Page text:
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Tavaris BaxterAuthor: Vincent Tavaris Baxter, First-Year Adviser serving Northern Vance High School

It seems as though all I’ve been doing this summer is counting. Counting down the number of days until I go to my school for the first time; how many days until training begins; how many days until I meet the other first year advisers; and finally counting down until I meet the second year advisers. Now, the only two countdowns left are the days until I leave the great friends I’ve made and the days until I leave the safety of summer training and venture off into my new partner school: Northern Vance High School in Henderson, NC.

Soon I will have nothing to countdown to and I’ll be placed in a new partner school that has never had a college adviser. I know that it is going to take a lot of work to find my place within the school’s culture, but I am excited to get there and work with the faculty. In getting to know the faculty I am looking forward to increasing the current college going culture of the school so that post-secondary education will become an integrated part of the students’ goals. Soon I will be counting up rather than down: counting the number of students I meet, the college applications submitted, the FAFSAs completed, and the scholarship dollars earned.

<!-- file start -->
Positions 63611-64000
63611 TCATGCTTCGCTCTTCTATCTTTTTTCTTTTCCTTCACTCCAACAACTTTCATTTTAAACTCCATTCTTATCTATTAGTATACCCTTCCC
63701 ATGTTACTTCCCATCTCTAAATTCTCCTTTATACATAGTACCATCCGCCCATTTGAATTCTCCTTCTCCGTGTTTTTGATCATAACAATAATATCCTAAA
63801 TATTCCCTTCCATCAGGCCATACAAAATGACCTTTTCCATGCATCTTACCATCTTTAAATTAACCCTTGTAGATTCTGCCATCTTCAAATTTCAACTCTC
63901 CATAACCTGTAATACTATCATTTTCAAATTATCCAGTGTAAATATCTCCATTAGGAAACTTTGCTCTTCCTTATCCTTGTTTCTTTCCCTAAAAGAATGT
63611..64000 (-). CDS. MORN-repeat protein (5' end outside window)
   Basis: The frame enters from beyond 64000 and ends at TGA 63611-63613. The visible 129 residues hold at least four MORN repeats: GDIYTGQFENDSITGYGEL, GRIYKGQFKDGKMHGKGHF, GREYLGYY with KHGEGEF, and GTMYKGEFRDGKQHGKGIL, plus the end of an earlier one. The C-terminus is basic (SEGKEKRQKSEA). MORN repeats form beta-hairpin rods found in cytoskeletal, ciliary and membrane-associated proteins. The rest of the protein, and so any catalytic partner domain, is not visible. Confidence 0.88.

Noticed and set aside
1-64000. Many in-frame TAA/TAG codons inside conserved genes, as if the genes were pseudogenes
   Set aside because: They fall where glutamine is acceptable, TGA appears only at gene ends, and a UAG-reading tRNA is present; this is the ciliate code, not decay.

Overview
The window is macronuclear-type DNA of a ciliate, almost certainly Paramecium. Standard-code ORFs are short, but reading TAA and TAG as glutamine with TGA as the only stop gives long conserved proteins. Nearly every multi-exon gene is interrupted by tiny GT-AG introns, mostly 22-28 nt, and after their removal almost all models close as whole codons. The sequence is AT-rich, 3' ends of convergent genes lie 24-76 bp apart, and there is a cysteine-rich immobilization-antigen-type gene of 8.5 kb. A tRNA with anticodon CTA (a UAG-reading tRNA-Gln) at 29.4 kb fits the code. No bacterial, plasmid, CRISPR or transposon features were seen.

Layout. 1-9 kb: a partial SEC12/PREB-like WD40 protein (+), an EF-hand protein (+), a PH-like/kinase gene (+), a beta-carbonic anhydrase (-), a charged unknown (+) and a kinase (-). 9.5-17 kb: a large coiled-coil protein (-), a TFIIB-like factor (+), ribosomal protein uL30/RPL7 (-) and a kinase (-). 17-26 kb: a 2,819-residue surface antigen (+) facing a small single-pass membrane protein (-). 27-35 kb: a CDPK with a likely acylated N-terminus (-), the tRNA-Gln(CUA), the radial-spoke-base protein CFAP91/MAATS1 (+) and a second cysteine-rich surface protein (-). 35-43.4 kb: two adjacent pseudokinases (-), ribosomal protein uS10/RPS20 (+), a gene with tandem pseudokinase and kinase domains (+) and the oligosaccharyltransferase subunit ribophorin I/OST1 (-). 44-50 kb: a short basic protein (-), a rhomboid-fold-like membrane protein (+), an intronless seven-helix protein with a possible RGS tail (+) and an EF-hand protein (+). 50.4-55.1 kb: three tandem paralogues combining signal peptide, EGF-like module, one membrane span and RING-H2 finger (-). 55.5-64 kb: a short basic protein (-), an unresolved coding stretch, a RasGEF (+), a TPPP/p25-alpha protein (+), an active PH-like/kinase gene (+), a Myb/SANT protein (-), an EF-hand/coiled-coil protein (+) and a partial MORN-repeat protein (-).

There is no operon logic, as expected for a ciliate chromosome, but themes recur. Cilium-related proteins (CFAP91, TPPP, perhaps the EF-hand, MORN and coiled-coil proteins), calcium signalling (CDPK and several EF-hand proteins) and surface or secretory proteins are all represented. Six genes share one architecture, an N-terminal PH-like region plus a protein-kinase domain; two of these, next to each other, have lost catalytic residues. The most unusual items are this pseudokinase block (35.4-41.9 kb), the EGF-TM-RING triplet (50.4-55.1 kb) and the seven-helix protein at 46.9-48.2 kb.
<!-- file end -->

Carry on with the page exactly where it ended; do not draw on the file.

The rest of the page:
Entering this new environment, I have a little anxiety about gaining the students’ trust, but thanks to the sessions held during our training and the advice of the second year advisers, I feel mentally prepared for the situations I may encounter. Having the second year advisers available to mentor us and share their stories has truly been invaluable. There are some things that cannot be taught in a session; they can only be learned through experience, and we first year advisers are lucky to benefit from the wisdom and experience of our counterparts. The most important thing for me and all of my colleagues in expansion schools will be where to start. Being the first adviser means we get to build our own legacy in our schools, and introduce our position. It is our charge to create a good first impression of the Carolina College Advising Corps, and to show teachers and staff that they can hold high expectations of the new, young face in their school. It is going to be a challenge, but I am sure it will be a lot of fun, as well. I am glad to know that even after graduation, Carolina continues to provide me opportunities to leave my Heelprint.

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